Presented by Malin Pinsky of Rutgers University and Jon Hare of NOAA.

By 2100, ocean waters are expected to be substantially warmer than they are today, with profound effects on fisheries. One of the most commonly observed impacts of climate change is through shifts in species distributions, and recent evidence suggests that marine fish and invertebrates closely follow climate velocity (the rate and direction that isotherms move across the seascape). Despite broad recognition of impacts, however, incorporating climate considerations into fisheries management has been challenging. Here, we describe a new web-based tool that will help managers, scientists, fishermen, and the public track shifts in the distribution of the nation’s marine fish and other animals with changing ocean conditions. The OceanAdapt website is the result of a partnership between NOAA Fisheries and Rutgers University that annually aggregates marine biological survey data from around North America. The effort is part of the growing trend towards open science and can help in the preparation of climate vulnerability analyses or in the prioritization of species for more focused adaptation efforts. Learn more about OceanAdapt at http://www.nmfs.noaa.gov/stories/2014/12/oceanadapt_trackingfish.html.

Webinar co-sponsored by the EBM Tools Network.

Discovering Data and Informing Regional Ocean Health Priorities with the West Coast Ocean Data Portal

Event Date: 
Tuesday, April 28, 2015 at 1pm EDT / 10am PDT / 5pm GMT

This webinar will be presented by Todd Hallenbeck of the West Coast Governors Alliance on Ocean Health.

The West Coast Ocean Data Portal, launched in January 2014, connects people to ocean and coastal data to better inform regional ocean management, planning, and policy development along the US West Coast. The Portal recently launched new tools to help marine debris practitioners better plan for cleanups, understand impacts of debris along the coast, and advocate for better policies. Using the portal, practitioners can discover and analyze a comprehensive database of marine debris cleanup observations to visualize spatial patterns and trends. Understanding, tracking, and visualizing marine debris sources, sinks, and transport will help resource management agencies and NGOs work to prevent and reduce the impacts of marine debris and derelict fishing gear along the US West Coast. Access the portal at portal.westcoastoceans.org.

Webinar co-sponsored by the EBM Tools Network and MarineDebris.Info.

Community-Based Sea Level Rise Projections

Event Date: 
Thursday, April 30, 2015 at 1 pm EDT / 10 am PDT / 5 pm GMT

This webinar will be presented by Ian Miller of Washington Sea Grant. Washington Sea Grant has partnered with the Jamestown S'Klallam Tribe and Adaptation International to develop local sea level rise projections and sea level scenario maps for the Jamestown S'Klallam community. The assessments are being used to identify tribal areas or resources that are particularly vulnerable to sea level rise and priority adaptation actions and are already being integrated into long-term community planning. This webinar will present a process for developing community-based sea level rise projections and facilitating their use. Learn more about the project at www.jamestowntribe.org/programs/nrs/nrs_climchg.htm. Webinar co-sponsored by the EBM Tools Network.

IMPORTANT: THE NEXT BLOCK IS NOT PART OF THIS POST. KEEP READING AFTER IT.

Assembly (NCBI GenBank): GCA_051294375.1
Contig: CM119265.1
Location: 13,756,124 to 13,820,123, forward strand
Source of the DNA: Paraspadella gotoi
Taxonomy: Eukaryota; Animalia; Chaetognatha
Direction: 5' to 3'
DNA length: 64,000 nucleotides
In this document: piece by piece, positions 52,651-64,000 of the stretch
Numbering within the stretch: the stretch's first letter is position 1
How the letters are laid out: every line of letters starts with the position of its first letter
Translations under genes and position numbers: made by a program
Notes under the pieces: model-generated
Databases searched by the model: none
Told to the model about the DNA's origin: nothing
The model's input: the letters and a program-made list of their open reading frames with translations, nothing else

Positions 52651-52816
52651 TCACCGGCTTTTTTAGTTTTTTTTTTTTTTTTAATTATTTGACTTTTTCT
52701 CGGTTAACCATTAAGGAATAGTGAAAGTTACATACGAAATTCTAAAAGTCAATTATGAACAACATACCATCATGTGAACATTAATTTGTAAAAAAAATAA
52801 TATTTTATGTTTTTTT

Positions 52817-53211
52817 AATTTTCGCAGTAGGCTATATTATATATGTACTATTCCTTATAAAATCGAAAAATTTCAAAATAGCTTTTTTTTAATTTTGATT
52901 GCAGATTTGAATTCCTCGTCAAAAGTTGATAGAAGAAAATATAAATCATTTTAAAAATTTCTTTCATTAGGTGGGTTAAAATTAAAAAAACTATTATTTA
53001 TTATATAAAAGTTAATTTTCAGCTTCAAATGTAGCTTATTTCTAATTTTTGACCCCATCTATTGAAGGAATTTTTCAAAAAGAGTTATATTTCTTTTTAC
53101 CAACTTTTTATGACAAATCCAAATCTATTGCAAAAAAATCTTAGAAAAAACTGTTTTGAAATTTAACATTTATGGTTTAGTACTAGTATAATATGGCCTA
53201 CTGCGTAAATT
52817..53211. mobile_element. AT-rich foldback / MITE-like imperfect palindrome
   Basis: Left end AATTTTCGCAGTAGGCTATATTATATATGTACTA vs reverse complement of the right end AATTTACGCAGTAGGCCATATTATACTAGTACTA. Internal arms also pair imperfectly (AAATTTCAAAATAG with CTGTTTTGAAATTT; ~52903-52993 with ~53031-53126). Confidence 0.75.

IMBER-ADApT: A Decision Support Tool for Responding to Global Change

Event Date: 
Thursday, May 28, 2015 at Noon EDT / 9 am PDT / 4 pm GMT

This webinar will be presented by the IMBER Human Dimensions Working Group.

Global change is occurring now, often with consequences far beyond those anticipated. Although there is a wide range of assessment approaches available to address specific aspects of global change, there is currently no framework to identify what governance responses have worked and where, what has facilitated change and what preventative options are possible. To respond to this need, we developed IMBER-ADApT, an integrated assessment framework that builds on knowledge learned from past experience of responses to global change in marine systems, to enable decision-makers, researchers, managers and local stakeholders to: (i) make decisions efficiently; (ii) triage and improve their responses; and (iii) evaluate where to most effectively allocate resources to reduce vulnerability and enhance resilience of coastal people. IMBER-ADApT is intended to enable and enhance decision-making through the development, a typology of case-studies providing lessons on how the natural, social and governance systems respond to the challenges of global change. Fisheries, which suffer from multiple pressures, are the current focus of the proposed framework, but it could be applied to a wide range of global change issues. Learn more about IMBER-ADApT at www.imber.info/index.php/Science/Working-Groups/Human-Dimensions/IMBER-ADApT.

This webinar is cosponsored by the EBM Tools Network.

Solving the Mystery of MPA Performance: Linking Governance to Ecological Outcomes

Event Date: 
Thursday, August 13, 2015 at 1 pm EDT / 10 am PDT / 5 pm GMT

This webinar will be presented by Helen Fox of RARE and David Gill of the National Socio-Environmental Synthesis Center.

Marine Protected Areas (MPAs) are increasingly being employed as a tool to promote biodiversity conservation and maintain ecosystem goods and services. Their impacts vary significantly, however. This webinar will present a project that brings together interdisciplinary experts and datasets to examine the linkages between MPA governance and ecological outcomes at a global scale. Learn more about the project at www.sesync.org/mpa-performance. Webinar co-sponsored by the NOAA National Marine Protected Areas Center, the EBM Tools Network, and MPA News. Please mark your calendar. Registration link to be announced.